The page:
God's focus is on nourishing us that we might respond, act and grow!

 

I give water. rivers in the desert, to give drink to my chosen people. so that they might declare my praise.

 

We have to ask about everything we do in church: "How is this helping me to develop and grow?" Discipleship is learning. If I am not learning I am not a disciple of Jesus Christ. If I am opposed to learning and to doing what is new, I have to ask if I belong to the party of the "Pharisees, chief priests and teachers of the law" who could not stand the presence of the living Jesus among them.

The dynamic spirit of Christianity is echoed in the Responsorial Psalm: "The Lord has done great things for us; we are filled with joy" (Psalm 126).

 

“Moses ordered us”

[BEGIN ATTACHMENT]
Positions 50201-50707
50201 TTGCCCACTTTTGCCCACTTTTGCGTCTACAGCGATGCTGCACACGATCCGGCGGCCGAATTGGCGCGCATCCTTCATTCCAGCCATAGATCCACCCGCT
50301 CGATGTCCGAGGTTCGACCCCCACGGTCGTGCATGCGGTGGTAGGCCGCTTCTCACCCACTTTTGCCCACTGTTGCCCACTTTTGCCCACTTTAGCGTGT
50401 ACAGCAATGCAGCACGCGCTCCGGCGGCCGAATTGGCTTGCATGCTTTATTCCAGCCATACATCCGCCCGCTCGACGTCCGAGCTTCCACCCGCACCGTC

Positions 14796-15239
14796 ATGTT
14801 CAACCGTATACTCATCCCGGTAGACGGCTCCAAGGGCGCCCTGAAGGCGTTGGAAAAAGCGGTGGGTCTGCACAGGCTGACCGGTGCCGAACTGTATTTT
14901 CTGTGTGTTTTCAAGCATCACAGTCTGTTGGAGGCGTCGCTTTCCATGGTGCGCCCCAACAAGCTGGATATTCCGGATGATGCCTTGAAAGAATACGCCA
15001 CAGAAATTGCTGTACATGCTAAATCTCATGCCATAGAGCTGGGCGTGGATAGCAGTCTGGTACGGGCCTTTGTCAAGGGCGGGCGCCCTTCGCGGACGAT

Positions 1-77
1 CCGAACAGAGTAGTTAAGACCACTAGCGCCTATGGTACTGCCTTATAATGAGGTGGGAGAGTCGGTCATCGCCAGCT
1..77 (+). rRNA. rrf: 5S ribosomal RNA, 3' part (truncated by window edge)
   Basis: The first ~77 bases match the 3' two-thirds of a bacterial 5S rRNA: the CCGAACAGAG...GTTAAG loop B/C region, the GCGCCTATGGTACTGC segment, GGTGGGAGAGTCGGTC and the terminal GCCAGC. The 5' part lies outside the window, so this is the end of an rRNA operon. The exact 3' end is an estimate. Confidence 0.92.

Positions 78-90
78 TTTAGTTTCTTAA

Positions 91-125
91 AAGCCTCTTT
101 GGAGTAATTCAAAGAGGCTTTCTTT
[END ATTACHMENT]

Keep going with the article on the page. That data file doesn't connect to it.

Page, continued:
In John 8: 1-11 Jesus infuriates the "scribes and Pharisees" by refusing to apply the law of Moses according to their understanding of it.

 

In the book of Leviticus Moses ruled: "If a man commits adultery with the wife of his neighbor, both the adulterer and the adulteress shall be put to death"2. But Jesus refuses to condemn a woman they caught in the act of adultery. Instead of automatically following the letter of the law, he asks whether it would be according to the mind and heart of God to enforce it against this woman.

This shakes the whole security system of the scribes and Pharisees, for whom the literal interpretation of the law was a way to escape the responsibility of making personal judgments - not to speak of discerning the mind of God! They see that if Jesus is allowed to keep teaching, soon people will be thinking for themselves instead of blindly following what their official teachers tell them. People will start measuring laws by the breadth of God's love instead of by the rigid narrowness of the legalists. Authorities will lose control. They won't be able to predict what people might do. Many, well-intentioned or not, will make mistakes. Law and order will be weakened. This, for the Pharisees, is the worst evil imaginable.